Asia's Best Pastry Chef talks about being a woman in the restaurant business, Dim Sum, and pairing chocolate with caviar.
Pastry chef Janice Wong, the creative mind behind Singapore's cutting-edge, dessert-focused restaurant, 2am:dessertbar, is fond of unconventional combinations. At a demonstration in Tokyo recently, the chef scooped tiny spoonfuls of caviar from the town of Niimi, in western Japan's Okayama Prefecture, onto sake-infused chocolate bonbons. The savory flavor of the caviar, she explained, would mimic the sprinkling of sea salt that complements chocolate truffles so well. Much to the surprise of the audience, she was right.
Ms. Wong's petite stature and youthful appearance belie her considerable experience as a chef. Her resume lists stints at Alinea, WD-50, and Per Se, as well as collaborations with the renowned French pâtissier Pierre Hermé. In 2013, she was named Asia's Best Pastry chef at the S. Pellegrino Asia's 50 Best Restaurants awards ceremony, but the accolades haven't gone to her head. These days, Ms. Wong is working as hard as ever, coming up with recipes for a Japan-based project -- called Discover Setouchi, which showcases the produce, fish and seafood from a region along the Seto Inland Sea -- and preparing for a new series of edible installations in Miami.
The young chef has just released her second book, Dim Sum, a colorful volume filled with a mix of traditional and innovative creations, which she developed together with dim sum specialist Ma Jian Jun. Classic dishes like xiao long bao pork dumplings, for example, are given a contemporary twist and stuffed with ingredients such as truffled cream cheese or foie gras spiked with cognac.
In Tokyo, I sat down with Ms. Wong between decadent mouthfuls of her "lemon avalanche" -- a free-form cheesecake perfumed with lemons from Hiroshima Prefecture -- to talk about her unique approach to food and the challenges faced by female chefs in the industry.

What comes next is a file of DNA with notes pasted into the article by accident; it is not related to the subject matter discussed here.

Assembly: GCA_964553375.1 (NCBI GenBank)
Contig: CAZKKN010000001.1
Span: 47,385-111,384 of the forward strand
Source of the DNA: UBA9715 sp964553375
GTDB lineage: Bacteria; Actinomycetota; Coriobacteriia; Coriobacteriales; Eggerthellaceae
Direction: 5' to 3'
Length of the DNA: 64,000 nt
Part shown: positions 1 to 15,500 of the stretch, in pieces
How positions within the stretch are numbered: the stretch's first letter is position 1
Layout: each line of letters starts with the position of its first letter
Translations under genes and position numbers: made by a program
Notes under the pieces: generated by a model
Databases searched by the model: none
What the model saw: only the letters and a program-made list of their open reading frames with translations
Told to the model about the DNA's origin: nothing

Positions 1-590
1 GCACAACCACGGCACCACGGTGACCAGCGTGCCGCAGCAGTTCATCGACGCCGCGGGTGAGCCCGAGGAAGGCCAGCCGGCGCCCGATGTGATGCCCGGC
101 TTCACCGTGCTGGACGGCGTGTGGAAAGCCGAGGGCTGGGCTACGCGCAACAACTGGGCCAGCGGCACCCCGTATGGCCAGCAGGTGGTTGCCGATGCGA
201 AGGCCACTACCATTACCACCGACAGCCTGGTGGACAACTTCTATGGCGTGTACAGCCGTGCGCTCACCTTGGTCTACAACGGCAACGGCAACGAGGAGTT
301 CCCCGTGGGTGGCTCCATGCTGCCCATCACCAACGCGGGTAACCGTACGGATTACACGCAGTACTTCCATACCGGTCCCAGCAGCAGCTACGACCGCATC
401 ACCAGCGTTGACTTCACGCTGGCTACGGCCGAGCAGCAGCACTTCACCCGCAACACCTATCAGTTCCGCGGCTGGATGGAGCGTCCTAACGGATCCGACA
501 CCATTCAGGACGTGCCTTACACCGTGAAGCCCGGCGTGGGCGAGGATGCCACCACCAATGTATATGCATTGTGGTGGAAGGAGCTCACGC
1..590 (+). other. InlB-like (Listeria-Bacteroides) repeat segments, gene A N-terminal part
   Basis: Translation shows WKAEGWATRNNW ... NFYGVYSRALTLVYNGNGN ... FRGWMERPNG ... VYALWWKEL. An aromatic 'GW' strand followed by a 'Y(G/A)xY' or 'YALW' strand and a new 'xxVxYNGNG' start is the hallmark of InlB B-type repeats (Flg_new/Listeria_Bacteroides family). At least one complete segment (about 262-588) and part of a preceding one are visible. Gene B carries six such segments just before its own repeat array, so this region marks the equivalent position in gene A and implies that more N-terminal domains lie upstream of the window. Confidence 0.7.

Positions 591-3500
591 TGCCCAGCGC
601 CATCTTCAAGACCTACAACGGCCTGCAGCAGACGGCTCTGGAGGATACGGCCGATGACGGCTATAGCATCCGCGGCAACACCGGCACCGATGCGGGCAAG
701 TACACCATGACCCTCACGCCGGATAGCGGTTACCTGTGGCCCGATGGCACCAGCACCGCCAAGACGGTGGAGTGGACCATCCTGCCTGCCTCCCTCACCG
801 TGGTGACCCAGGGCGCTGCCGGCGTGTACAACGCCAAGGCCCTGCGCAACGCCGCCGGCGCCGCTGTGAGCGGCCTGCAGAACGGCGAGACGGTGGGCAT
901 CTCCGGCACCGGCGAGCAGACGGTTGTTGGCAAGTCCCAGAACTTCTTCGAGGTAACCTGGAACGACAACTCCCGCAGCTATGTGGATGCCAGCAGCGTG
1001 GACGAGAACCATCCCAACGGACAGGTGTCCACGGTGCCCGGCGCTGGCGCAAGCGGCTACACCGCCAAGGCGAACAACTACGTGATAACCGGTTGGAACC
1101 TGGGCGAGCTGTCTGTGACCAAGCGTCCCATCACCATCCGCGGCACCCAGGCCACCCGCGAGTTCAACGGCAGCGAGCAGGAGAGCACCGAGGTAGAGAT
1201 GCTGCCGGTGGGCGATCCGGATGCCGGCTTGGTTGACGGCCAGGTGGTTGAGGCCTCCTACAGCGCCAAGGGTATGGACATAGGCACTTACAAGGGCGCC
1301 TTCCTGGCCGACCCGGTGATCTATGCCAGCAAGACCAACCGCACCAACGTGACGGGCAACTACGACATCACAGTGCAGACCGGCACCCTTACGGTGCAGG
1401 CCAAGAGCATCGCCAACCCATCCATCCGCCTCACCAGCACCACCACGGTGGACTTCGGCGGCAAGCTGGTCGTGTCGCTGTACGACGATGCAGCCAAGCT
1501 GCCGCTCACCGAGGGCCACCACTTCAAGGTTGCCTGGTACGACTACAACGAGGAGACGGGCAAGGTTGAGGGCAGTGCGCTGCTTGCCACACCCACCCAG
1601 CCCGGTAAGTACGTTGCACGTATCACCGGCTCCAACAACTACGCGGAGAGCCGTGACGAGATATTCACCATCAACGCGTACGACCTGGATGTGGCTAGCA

How did you come up with the idea for caviar and chocolate?
You always eat caviar on a biscuit, and the nuance of the caviar is like a touch of salt. It's one delectable bite where you taste the saltiness of the caviar, which has a sodium content of 5 percent, and then you taste the very smooth chocolate with it.
How would you describe your experience of being a female chef in Asia?
As you can see, I was the only woman today. It was very intimidating when I was standing there for the photo shoot, and I felt very small. It's quite obvious that this is a male-dominated industry. There was an article that came out in Time Magazine International [the cover of the November issue featuring Noma's Rene Redzepi, Momofuku's David Chang, and D.O.M.'s Alex Atala had dubbed the three chefs "the gods of food"] that made such a big noise, and in Singapore they featured another article in the newspaper asking, "Why is it a boy's club?" and "Are women being excluded?"
In the kitchen, it's all about respect -- respect for each other, the team, the ingredients, the cooking -- and if you have that, there's no discrimination. It's true that it's very long hours, a laborious job. You're looking at about 12 hours in the kitchen non-stop, no eating and no resting. But it's necessary and it's all about the passion. If you want to succeed and excel, you have to put in those hours.
The one main thing is that for women, family sometimes comes first, and I have a lot of good female chef friends that have had to stop in order to give birth, and it breaks the momentum. It's very hard to come back.
How do you feel about that?
When I was 24, I told myself that I wanted to do this for life. I want to excel in my job and promote good cuisine. The dedication is there, so when you set your mind to it, you don't really think about no more partying, and you enjoy things in a different way. It's been an incredible journey.
Tell me about your new book.
My focus is sweets, but I can do savory. I can use carrots or bamboo shoots or anything -- it doesn't matter as long as you use the proper cooking technique. That's why I was so intrigued with the Dim Sum book. I think that the Chinese are the only ones that have sweet and savory all on one table.
My book is based on the different types of flour, so you can see how playing with the proportions of these flours creates entirely different doughs. Especially exciting were the exploding nest dumplings and steamed transparent skins.
The next one I want to work on is about Japanese sweets.